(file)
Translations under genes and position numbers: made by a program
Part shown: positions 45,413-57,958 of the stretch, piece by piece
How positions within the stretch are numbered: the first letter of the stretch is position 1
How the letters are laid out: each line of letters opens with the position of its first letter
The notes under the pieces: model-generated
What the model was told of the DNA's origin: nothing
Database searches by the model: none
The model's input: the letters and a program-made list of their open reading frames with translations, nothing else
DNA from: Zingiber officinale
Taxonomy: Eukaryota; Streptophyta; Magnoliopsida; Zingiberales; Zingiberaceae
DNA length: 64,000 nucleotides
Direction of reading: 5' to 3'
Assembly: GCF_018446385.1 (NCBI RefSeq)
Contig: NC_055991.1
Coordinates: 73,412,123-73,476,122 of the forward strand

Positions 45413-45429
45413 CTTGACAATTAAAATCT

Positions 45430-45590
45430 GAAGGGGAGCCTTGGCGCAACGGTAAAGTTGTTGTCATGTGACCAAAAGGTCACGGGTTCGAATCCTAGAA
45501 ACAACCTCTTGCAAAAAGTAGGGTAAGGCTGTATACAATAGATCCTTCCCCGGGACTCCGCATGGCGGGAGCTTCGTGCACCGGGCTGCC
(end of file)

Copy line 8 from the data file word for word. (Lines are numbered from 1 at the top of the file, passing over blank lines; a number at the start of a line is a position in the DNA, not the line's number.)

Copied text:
The model's input: the letters and a program-made list of their open reading frames with translations, nothing else